Pulmonary hypoplasia is a condition where the lungs do not develop properly while a fetus is in the womb. This affects the baby’s ability to breathe independently after birth, as well as heart function, the ability to feed and development in general.
In pulmonary hypoplasia, the number of alveoli that allow gas exchange in the lung is reduced. In severe cases, the number is so low that adequate exchange of carbon dioxide and oxygen cannot be maintained and the baby is unable to breathe without support once born. If the baby is not supported long enough for new lung tissue to grow, there is a risk of lung failure and death.
The main diagnostic factors for pulmonary hypoplasia are the following:
- A history of fetal problems associated with the condition
- Maternal history of too little amniotic fluid
- Medical imaging that reveals small lungs
Pulmonary hypoplasia usually occurs as a secondary problem to another health condition that is causing compression of the lungs or preventing their proper development. The condition is therefore managed in a number of different ways, depending on how small the lungs are and what caused the problem in the first place. If the hypoplasia is due to a problem that is causing the lungs to be compressed, then fetal intervention may be carried out.
Congenital diaphragmatic hernia
Congenital diaphragmatic hernia (CDH), for example, refers to when the baby’s diaphragm is not properly developed and has an opening in it. Some of the contents of the abdomen can then move into the chest cavity and develop there, which interrupts lung development. To avoid death due to severe pulmonary hypoplasia, surgery is performed to close the opening in the diaphragm and correct the problem while the baby is still in the womb.
Cystic adenomatoid malformation
Cystic adenomatoid malformation is another condition that may be resolved with fetal surgical intervention. In this condition, a cystic mass forms on the lung tissue which can then not function as normal tissue. Mothers whose babies have this condition undergo ultrasound scans each week to measure the volume of the cyst relative to the fetus size.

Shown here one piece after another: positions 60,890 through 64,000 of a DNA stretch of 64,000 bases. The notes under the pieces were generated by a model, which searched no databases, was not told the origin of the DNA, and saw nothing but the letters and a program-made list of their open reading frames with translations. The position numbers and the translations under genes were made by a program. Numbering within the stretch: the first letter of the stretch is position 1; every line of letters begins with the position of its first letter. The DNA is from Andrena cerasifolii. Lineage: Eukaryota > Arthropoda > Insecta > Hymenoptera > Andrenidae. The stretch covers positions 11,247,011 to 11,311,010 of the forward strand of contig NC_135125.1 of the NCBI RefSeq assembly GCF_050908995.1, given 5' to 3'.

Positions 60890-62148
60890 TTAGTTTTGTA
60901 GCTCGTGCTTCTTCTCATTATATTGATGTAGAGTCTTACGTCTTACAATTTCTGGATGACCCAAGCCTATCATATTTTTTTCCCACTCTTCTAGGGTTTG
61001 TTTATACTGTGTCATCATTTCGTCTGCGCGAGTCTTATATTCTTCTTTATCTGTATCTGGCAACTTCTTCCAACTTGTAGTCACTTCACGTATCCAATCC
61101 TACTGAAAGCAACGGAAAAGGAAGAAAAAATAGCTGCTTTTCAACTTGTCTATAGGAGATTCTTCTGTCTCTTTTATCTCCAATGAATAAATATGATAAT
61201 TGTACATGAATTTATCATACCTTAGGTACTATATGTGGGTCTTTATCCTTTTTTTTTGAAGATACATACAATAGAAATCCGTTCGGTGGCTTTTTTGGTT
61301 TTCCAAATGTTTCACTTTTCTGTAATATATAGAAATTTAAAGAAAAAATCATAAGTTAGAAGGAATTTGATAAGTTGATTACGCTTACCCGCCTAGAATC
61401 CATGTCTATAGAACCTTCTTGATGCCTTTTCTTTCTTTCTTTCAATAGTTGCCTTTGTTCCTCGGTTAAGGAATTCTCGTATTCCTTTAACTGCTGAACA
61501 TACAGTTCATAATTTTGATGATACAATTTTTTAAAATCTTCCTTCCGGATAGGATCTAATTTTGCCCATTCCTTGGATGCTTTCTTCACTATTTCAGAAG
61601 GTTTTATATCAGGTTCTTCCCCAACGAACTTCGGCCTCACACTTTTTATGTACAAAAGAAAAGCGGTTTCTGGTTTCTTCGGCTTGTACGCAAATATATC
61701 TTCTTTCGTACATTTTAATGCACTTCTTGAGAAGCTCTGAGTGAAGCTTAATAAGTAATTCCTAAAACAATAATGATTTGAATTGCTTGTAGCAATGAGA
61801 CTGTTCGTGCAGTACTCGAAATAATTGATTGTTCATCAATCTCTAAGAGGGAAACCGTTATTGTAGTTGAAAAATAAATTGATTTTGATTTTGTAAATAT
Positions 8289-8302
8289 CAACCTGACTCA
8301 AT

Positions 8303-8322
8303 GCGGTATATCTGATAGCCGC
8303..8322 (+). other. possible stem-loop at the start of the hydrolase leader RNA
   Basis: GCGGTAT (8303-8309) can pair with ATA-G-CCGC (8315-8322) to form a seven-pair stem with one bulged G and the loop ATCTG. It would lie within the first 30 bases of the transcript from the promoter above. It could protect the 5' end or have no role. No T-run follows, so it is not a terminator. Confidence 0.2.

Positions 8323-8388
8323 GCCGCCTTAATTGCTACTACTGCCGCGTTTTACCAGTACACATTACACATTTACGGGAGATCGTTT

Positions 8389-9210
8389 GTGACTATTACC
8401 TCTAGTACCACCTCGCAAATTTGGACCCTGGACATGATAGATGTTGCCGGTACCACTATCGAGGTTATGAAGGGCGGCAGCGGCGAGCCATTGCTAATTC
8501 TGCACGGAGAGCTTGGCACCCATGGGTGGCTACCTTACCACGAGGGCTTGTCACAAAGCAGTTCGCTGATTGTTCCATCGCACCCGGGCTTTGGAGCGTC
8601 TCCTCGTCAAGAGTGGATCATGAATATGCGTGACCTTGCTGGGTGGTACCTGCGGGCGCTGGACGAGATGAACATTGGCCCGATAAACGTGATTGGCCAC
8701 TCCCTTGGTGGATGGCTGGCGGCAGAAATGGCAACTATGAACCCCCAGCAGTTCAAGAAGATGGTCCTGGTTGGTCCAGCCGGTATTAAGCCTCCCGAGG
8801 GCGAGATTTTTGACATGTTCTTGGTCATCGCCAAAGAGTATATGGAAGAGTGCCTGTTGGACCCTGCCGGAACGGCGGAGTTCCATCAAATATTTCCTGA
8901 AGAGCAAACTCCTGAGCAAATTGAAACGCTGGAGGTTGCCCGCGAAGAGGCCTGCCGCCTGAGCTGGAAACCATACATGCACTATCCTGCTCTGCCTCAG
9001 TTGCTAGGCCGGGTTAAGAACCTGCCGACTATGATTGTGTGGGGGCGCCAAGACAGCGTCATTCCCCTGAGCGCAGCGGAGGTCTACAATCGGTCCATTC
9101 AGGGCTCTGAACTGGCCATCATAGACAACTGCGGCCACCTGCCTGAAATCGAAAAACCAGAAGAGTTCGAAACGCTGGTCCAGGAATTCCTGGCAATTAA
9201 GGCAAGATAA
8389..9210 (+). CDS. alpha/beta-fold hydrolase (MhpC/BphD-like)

If the value of this ratio rises to 1.6 or higher, then fetal intervention may be arranged. Steroids are the first treatment approach, as a way of slowing or preventing growth of the mass. If steroids fail, then open fetal surgery may be needed to remove the mass and save the baby’s life.
If fetal intervention is not the chosen approach, the condition is managed using respiratory support, after the baby is born. The main problem with this is that all respiratory support techniques are associated with some degree of lung injury.
The aim is to provide as much support as possible while causing as little injury as possible to the lungs and to provide nutrition to help the lungs grow enough healthy tissue to support breathing. The baby receives supported breathing with the use of a ventilator. This often involves a technique called high frequency oscillation where the lungs are “wiggled” to aid gas diffusion, while causing minimal lung damage. The baby is also regularly administered nitric oxide, which dilates blood vessels in the lung to aid gas diffusion.
Blood pressure drugs may also be used to aid the flow of blood to the lungs. The lungs are supported until enough new lung tissue has grown for the lung can carry out normal gas exchange independently. Eventually, the baby can grow and develop enough healthy lung tissue to no longer require the respiratory support.
Prognosis depends on the extent of hypoplasia, what the underlying cause of the condition is and the presence of other congenital abnormalities. People who survive often experience chronic lung problems including poor lung capacity and susceptibility to chest infections.
Some infants with pulmonary hypoplasia develop a condition called pulmonary hypertension, which refers to increased pressure in the pulmonary arteries. This increased pressure eventually narrows the arteries meaning the heart has to work harder to force blood through them. Among babies with CDH, severe pulmonary hypoplasia and pulmonary hypertension are associated with reduced survival.
Reviewed by Catherine Shaffer, M.Sc.